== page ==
Some studies have exposed an increase in liver cirrhosis in hepatitis E seropositive individuals living with human immunodeficiency virus. The interrelation between HEV seroprevalence and risk of liver disease in immune-competent individuals remains under- investigated. Using the National Health and Nutrition Examination Survey (NHANES) data containing >30,000 subjects, we addressed if HEV exposure leads to subclinical effects that can influence liver health. We determined the association between HEV IgM and ALT and that of HEV IgG and Fib-4—a composite score reflecting potential liver fibrosis. These analyses were repeated in populations at risk for liver disease as well as among different races and ethnicities. The prevalence of HEV IgG was significantly associated with age as IgG positive individuals were, on average, 20 years older than IgG negative patients. We found a statistically significant increase in the likelihood of having a Fib-4 score >1.45 (significant fibrosis) in those positive for HEV IgG (RR: 1.03; 95% CI: 1.01–1.05). However, due to the small effect, it is unlikely that this association has clinical significance. Moreover, the effect was not present in those with pre-existing liver disease. We found no association between ALT levels and the presence of HEV IgM or IgG. This is the first study examining subclinical effects of HEV infection in the United States. Our study found that in the general US population, predominantly asymptomatic HEV infections do not contribute to the overall burden of liver disease.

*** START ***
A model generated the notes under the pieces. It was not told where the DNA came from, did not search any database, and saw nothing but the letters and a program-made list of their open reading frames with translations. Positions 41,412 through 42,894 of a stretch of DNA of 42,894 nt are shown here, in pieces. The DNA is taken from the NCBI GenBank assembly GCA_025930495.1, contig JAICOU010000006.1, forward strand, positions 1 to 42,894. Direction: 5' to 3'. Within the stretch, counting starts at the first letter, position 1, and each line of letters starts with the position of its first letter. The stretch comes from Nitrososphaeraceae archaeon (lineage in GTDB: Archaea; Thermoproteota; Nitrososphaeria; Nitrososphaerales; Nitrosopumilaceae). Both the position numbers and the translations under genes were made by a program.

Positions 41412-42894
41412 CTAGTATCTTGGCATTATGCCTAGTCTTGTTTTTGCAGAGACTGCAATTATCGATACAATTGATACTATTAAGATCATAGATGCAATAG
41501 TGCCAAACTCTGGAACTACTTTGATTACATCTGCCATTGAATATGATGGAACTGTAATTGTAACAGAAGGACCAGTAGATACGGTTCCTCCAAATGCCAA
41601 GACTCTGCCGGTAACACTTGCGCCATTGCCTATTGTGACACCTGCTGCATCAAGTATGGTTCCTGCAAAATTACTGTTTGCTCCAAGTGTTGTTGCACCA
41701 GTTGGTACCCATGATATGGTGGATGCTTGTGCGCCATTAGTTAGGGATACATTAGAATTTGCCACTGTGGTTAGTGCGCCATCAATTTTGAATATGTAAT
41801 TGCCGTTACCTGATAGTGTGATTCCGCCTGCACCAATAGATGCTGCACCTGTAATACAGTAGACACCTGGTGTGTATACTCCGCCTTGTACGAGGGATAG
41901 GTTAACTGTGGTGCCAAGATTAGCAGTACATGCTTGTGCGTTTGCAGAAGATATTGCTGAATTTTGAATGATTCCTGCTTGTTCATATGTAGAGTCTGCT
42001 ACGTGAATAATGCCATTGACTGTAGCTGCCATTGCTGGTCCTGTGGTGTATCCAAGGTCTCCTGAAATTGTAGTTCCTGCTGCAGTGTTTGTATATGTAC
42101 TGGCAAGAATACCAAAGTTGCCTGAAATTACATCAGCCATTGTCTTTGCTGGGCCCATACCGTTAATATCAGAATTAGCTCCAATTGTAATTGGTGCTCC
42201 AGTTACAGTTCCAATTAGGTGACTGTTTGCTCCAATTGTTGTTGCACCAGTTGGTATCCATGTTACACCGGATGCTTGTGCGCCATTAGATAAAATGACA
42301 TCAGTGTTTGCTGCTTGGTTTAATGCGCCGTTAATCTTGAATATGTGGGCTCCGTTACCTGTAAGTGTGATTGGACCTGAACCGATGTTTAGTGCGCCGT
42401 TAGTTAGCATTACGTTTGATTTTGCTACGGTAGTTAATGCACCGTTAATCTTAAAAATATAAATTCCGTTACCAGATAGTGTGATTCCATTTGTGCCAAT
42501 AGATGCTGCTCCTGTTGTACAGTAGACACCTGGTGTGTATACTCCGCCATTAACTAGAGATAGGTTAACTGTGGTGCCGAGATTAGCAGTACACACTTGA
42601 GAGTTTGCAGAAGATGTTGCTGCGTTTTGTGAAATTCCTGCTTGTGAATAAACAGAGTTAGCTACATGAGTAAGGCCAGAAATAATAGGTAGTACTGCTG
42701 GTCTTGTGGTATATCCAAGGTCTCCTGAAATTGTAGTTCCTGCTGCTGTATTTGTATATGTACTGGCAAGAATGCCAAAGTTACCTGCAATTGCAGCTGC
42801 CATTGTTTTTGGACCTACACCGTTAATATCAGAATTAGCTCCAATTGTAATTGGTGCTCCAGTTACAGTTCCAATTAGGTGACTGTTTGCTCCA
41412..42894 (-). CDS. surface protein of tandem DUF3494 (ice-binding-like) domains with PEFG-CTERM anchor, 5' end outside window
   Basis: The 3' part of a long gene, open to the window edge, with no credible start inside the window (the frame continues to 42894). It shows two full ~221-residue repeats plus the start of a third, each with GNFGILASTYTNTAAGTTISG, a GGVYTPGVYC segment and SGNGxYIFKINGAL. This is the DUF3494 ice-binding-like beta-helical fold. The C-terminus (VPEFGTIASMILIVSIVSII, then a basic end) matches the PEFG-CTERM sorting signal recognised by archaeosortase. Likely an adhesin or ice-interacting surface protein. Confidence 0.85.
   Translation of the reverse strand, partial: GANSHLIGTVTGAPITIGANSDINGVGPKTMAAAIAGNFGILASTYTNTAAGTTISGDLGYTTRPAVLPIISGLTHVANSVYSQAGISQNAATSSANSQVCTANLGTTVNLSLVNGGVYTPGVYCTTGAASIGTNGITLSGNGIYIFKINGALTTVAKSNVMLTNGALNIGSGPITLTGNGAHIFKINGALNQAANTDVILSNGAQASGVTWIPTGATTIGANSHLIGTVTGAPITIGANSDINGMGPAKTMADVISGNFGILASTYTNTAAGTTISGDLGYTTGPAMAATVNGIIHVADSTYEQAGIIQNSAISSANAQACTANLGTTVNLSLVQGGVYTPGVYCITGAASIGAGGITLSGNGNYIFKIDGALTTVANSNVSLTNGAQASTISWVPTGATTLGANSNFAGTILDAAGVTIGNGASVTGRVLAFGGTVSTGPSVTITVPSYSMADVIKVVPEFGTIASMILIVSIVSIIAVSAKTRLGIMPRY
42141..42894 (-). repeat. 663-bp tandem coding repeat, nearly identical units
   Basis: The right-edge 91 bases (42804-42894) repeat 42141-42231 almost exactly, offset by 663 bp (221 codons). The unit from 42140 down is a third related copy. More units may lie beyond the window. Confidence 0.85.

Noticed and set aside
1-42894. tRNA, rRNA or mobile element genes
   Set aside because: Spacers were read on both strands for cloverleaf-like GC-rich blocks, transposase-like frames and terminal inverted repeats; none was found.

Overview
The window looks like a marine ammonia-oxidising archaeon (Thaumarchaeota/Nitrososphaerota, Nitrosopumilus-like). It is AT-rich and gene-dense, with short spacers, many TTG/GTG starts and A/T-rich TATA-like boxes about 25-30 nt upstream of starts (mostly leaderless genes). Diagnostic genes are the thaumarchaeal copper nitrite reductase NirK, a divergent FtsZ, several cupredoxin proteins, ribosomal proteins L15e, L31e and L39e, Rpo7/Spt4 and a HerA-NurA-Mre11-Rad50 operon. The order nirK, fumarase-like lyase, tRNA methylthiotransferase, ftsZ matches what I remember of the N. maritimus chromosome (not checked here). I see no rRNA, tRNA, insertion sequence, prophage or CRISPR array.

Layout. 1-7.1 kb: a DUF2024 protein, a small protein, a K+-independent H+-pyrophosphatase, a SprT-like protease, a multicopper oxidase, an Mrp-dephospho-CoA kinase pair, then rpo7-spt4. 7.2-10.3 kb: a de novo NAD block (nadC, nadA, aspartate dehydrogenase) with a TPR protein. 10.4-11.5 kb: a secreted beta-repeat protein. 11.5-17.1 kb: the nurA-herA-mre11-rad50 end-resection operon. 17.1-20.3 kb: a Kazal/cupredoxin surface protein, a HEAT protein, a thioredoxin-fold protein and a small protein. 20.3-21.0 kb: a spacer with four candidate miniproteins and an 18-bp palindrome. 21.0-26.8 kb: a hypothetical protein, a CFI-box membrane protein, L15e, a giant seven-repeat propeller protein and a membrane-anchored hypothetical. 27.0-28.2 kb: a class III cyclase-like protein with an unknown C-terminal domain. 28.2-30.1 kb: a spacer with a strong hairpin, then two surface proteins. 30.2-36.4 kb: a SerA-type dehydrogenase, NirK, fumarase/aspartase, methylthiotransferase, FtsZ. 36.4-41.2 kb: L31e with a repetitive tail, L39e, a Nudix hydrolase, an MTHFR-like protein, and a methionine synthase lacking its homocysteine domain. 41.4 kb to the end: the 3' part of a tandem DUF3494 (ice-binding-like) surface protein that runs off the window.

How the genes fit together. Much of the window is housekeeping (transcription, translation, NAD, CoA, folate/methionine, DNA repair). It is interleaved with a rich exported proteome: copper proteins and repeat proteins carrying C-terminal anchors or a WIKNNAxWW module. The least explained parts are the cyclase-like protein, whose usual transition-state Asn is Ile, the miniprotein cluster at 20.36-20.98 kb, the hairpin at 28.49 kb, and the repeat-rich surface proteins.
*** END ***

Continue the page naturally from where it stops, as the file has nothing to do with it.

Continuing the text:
Bibliographical noteFunding Information:
Robert wood Johnson Foundation, Harold Amos Medical Faculty Development Program, and NIH-NCI R21 CA215883-01A1 both to JDD
© 2021 John Wiley & Sons Ltd
- United States
- fibrosis score
PubMed: MeSH publication types
- Journal Article